|Torah Godly Play -- Noah's Ark |
(All images courtesy of Jake Belcher and Hebrew College)
Imagine you are walking into a beautiful sunny room. As you cross the threshold, a doorperson greets you warmly by name. Once inside you are invited to take a seat on the soft carpet, somewhere in the wide semi-circle around the storyteller, who is seated in the center. All around the periphery of the room are sturdy wooden shelves, all within reach of a young child. The shelves along one wall hold story baskets based on Torah portions, Jewish Holidays, and Tamudic stories -- each basket is a kit, containing elements with which to dramatize the biblical or traditional episode. Along another wall is an array of art supplies that will be used to process and respond after the story has been told. On a table in the center of the back of the room sits a mini Aron Kodesh (ark) with a mini Torah inside, two candlesticks and a kiddush cup, and a pushke (charity box) -- ritual objects connected with some of the fundamentals of Judaism.
Once you and all of the other participants are seated, the storyteller removes one of the stories -- the Noah's Ark basket -- from the shelf, and settles in to tell the story. The storyteller seems to be totally engrossed -- looking at the story elements, not asking for input right now -- and we are as well. Finally, after the (wooden) dove has returned to the ark with an olive branch, and the rainbow is stretched across the clear sky (at least in our imaginations), the storyteller looks up, and invites responses to a few questions in turn: I wonder what part of the story you liked best? I wonder which part of the story was the most important? I wonder where you are in the story or what part of the story was about you? I wonder what part of the story we could leave out, and still have all of the story?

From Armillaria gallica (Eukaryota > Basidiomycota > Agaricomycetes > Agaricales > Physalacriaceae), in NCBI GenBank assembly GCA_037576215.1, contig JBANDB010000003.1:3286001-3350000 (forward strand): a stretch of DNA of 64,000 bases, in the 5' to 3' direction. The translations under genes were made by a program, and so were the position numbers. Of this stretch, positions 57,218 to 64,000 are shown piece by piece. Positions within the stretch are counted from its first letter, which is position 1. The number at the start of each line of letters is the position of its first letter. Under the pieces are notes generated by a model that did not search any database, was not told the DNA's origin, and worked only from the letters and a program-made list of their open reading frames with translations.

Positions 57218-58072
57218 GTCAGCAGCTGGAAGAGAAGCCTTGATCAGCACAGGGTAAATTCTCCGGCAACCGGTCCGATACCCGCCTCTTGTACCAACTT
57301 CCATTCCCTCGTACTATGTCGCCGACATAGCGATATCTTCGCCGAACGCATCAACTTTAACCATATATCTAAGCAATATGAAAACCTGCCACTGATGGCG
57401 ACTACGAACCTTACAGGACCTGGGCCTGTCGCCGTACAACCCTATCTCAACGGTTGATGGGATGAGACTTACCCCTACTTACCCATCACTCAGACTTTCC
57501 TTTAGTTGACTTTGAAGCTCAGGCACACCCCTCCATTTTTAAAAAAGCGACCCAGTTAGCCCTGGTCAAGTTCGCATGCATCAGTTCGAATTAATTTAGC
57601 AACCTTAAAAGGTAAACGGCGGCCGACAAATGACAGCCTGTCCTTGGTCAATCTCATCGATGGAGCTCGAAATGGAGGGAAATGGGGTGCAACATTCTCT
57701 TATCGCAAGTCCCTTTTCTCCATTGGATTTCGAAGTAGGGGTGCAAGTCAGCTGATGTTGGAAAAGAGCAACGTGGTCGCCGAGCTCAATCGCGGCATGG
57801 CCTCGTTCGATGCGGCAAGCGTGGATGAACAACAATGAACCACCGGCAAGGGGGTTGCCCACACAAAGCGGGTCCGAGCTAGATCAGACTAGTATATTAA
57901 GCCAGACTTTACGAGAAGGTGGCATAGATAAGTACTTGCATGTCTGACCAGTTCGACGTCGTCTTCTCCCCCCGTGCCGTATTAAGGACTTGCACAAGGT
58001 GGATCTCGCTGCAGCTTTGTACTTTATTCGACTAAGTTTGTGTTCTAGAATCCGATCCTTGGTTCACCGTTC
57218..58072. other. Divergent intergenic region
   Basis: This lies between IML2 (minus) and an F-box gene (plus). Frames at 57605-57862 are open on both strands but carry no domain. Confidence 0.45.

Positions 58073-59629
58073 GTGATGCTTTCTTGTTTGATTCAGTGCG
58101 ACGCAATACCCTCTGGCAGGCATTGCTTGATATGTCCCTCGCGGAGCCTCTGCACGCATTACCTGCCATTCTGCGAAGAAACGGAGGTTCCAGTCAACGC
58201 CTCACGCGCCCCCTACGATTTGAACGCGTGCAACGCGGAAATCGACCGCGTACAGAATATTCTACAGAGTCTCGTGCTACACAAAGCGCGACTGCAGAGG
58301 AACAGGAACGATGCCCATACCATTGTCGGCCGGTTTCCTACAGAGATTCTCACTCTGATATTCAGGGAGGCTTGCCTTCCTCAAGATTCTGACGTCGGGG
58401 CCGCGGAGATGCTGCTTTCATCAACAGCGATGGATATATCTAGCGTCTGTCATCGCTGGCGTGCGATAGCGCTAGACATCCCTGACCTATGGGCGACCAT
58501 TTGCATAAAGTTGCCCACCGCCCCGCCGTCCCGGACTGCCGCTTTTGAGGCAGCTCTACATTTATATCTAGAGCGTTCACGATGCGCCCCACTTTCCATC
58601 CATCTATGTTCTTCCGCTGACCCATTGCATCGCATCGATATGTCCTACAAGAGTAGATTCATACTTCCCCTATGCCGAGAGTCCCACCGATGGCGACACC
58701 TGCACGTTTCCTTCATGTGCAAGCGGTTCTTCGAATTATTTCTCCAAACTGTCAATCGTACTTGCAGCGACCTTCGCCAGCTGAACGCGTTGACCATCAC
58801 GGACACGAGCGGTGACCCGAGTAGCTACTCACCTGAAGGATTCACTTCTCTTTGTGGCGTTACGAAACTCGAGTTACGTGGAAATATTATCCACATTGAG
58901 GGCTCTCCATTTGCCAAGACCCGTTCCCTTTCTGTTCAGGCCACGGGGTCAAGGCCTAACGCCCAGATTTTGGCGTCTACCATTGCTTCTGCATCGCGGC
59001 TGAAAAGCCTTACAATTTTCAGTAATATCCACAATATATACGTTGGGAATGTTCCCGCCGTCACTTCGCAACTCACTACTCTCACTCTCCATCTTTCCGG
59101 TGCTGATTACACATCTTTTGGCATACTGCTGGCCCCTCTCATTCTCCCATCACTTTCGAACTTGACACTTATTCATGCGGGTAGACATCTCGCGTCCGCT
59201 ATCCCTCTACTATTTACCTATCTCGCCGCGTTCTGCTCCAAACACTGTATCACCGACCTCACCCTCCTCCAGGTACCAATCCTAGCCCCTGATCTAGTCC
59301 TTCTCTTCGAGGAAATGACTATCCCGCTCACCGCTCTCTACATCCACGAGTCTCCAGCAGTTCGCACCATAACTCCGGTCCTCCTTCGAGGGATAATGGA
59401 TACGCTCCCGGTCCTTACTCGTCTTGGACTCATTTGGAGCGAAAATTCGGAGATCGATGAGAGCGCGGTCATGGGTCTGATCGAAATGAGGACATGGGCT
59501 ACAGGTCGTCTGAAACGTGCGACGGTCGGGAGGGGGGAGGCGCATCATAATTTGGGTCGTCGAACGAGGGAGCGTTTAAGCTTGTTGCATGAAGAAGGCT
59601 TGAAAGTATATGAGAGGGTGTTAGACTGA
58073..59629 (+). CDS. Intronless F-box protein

After a stretch of comments on these and other wonderings about the story, each of us is invited to chose an art medium -- watercolor, tempera, clay, beeswax, and many others -- with which to create a response of some sort to the story (or to anything else that arose in our minds at that moment!). The storyteller circulates around the room, pausing to allow any who want to reflect aloud on what they are creating, not complementing any particular outcome or creation.
Although there's more to a Torah Godly Play class session, I'm going to stop there, since we've covered the key elements that I want to focus on right now.
Let's think about telling the basic story, and then encouraging children to wonder aloud about its meaning, contours and relevance. So many interesting things emerge when we entrust our children with our sacred stories and traditions in this way (and trust those stories to elicit meaningful responses). The individual reflection/creative response time further emphasizes how each child's relationship to the story is valuable. This roots the child's connection to the tradition far more than a focus on memorizing content ever could.